For Greeks, burgeoning gig economy means low wages, long hours

For Greeks, burgeoning gig economy means low wages, long hours

When he set up his own business washing boats and cars on the Greek island of Skyros nearly a decade ago, 42-year old Nikos Vourliotis was a young man with dreams and aspirations.

Then the reality of Greece’s austerity regime kicked in. A stipulation by debt-laden authorities that he should pay his annual tax bill upfront killed the business. Now, he has joined the growing ranks of Greeks in a precarious “gig economy” working long hours for low wages and no job security.

“For now, I can only think of the present,” said the father-of-two after delivering burgers and souvlaki by moped in the coastal Athens suburb of Glyfada.

“When you have two children, you are forced to look at your present to make sure that you meet your obligations, that you don’t have debts.”

In August, Greece will mark the first anniversary of being free from the close financial supervision of lenders whose 280- billion-euro ($316-billion) lifeline kept the country afloat for nine years after a debt crisis brought it to its knees.

Even now, millions of Greeks face unemployment or low-paid jobs and worsening working conditions. No wonder jobs are a key battleground in the campaign ahead of Sunday’s general election.

One in two young people in Greece are unemployed. According to a survey by MRB in late 2016, roughly half of Greeks aged 18-35 lived on financial support from relatives.

As part of European Union-prescribed reforms aimed at making the economy more competitive, Greece in 2012 allowed flexible wage contracts to pay workers the minimum possible, abolished collective bargaining and curtailed powers of trade unions.

As permanent posts dried up, many Greeks resorted to part-time or temporary jobs on flexible contracts, mainly in tourism and in delivery services.

Vassilis, a 24-year-old university graduate who has been delivering food for two years, is paid by the hour and earns roughly 300 euros a month – less than half the official minimum wage of 650 euros. He relies on tips to boost his income and, like many Greeks his age, cannot afford to live on his own.

“When I took this job I imagined I would work for a few months, get a bit of money then move on … I never expected to stay here this long,” he said.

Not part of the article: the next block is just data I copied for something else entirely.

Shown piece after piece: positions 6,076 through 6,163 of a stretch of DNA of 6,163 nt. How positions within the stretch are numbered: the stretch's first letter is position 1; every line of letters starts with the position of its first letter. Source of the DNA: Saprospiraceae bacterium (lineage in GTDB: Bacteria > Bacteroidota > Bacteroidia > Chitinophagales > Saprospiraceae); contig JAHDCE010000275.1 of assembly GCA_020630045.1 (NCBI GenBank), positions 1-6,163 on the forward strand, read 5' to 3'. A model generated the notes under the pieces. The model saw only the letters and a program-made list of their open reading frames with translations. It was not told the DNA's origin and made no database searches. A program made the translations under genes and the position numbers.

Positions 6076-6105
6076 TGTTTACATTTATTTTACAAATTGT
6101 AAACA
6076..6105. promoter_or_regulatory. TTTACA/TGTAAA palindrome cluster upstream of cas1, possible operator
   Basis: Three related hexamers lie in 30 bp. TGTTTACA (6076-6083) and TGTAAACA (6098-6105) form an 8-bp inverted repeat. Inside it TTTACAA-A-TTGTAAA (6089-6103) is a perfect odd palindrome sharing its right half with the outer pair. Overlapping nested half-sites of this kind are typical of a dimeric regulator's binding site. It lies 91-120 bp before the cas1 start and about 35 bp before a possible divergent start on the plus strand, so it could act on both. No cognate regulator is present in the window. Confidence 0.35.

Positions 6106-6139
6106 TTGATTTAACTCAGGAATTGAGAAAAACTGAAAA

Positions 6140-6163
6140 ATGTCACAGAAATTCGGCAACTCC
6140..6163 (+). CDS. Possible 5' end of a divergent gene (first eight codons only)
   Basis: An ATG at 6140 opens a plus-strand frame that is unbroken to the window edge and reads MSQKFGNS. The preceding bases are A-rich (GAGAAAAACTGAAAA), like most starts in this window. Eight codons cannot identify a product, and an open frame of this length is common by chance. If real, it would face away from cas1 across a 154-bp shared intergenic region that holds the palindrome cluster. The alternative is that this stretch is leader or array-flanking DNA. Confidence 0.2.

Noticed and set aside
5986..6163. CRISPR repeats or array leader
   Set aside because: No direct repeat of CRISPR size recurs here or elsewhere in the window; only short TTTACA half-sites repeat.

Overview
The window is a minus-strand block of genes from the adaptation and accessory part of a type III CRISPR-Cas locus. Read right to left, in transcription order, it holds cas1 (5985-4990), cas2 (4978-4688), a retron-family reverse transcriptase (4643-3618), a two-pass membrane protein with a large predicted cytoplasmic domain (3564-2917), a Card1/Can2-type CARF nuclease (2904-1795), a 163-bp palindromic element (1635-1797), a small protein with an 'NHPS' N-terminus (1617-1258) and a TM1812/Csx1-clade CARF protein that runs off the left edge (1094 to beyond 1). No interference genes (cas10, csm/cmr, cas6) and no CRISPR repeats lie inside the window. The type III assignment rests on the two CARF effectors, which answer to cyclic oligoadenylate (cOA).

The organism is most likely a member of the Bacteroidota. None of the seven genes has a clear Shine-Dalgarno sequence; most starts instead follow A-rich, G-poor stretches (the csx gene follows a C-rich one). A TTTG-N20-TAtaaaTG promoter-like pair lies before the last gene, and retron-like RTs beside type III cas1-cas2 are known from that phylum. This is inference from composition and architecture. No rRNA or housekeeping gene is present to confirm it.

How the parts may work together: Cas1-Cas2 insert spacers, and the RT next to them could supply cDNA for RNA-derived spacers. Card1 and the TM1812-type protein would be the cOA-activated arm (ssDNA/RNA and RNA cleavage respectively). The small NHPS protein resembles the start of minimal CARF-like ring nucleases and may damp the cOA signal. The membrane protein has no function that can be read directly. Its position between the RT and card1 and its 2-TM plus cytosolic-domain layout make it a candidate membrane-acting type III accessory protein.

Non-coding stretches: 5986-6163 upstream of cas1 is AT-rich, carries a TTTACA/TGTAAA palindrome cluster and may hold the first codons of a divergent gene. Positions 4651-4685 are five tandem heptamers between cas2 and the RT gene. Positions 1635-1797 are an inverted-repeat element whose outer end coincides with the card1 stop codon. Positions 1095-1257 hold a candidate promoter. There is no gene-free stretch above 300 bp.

Now, he said, he makes no plans for the future.

The conservative New Democracy party, leading in polls by 10 points over ruling leftist Syriza party, has promised to invest in creating well-paid jobs with decent benefits.

The outgoing government meanwhile hopes voters will reward it by upping the minimum wage by 11 percent, and reinstating collective bargaining.

Telecoms engineer Panagiotis Mitrogiannis, 39, works in a supermarket. On 780 euros a month, he considers himself lucky, but says he lives from one pay cheque to the next.

“Thankfully I have my parents. I don’t have other mouths to feed either, so I can scrape through,” he said.

Union representatives say changes have skewed the job market irrevocably and many unscrupulous employers have taken advantage of that.

“It’s all about turning the young generation into a generation which will have an hour at which they will start work, but no clock-off time,” said Nikos Papageorgiou of the Athens union of restaurant workers.

“Most workers are on flexible contracts, not knowing when they will work, if they will work and how much they will earn.”

According to government data, more than 10 percent of 37,270 businesses inspected in Greece last year had uninsured workers. In addition to low wages, unions cite unrecorded hours, pressure on workers to hand back part of their salary under the table and other employer malpractices.

Employers union SEV has condemned abuses by employers and says it wants to fight against undeclared labor.

“Undeclared work is not only large in scale but it increasingly takes the form of “semi-declared work,” SEV told Reuters. “The proactive treatment of undeclared or semi-declared work should be an integral part of an integrated national strategy.”

In the northern city of Thessaloniki, four reports of battery by employers were reported over a five-month period, union officials said.

“It appears the workers weren’t as efficient as they (employers) would have liked,” commented Margarita Koutalaki, a union representative.


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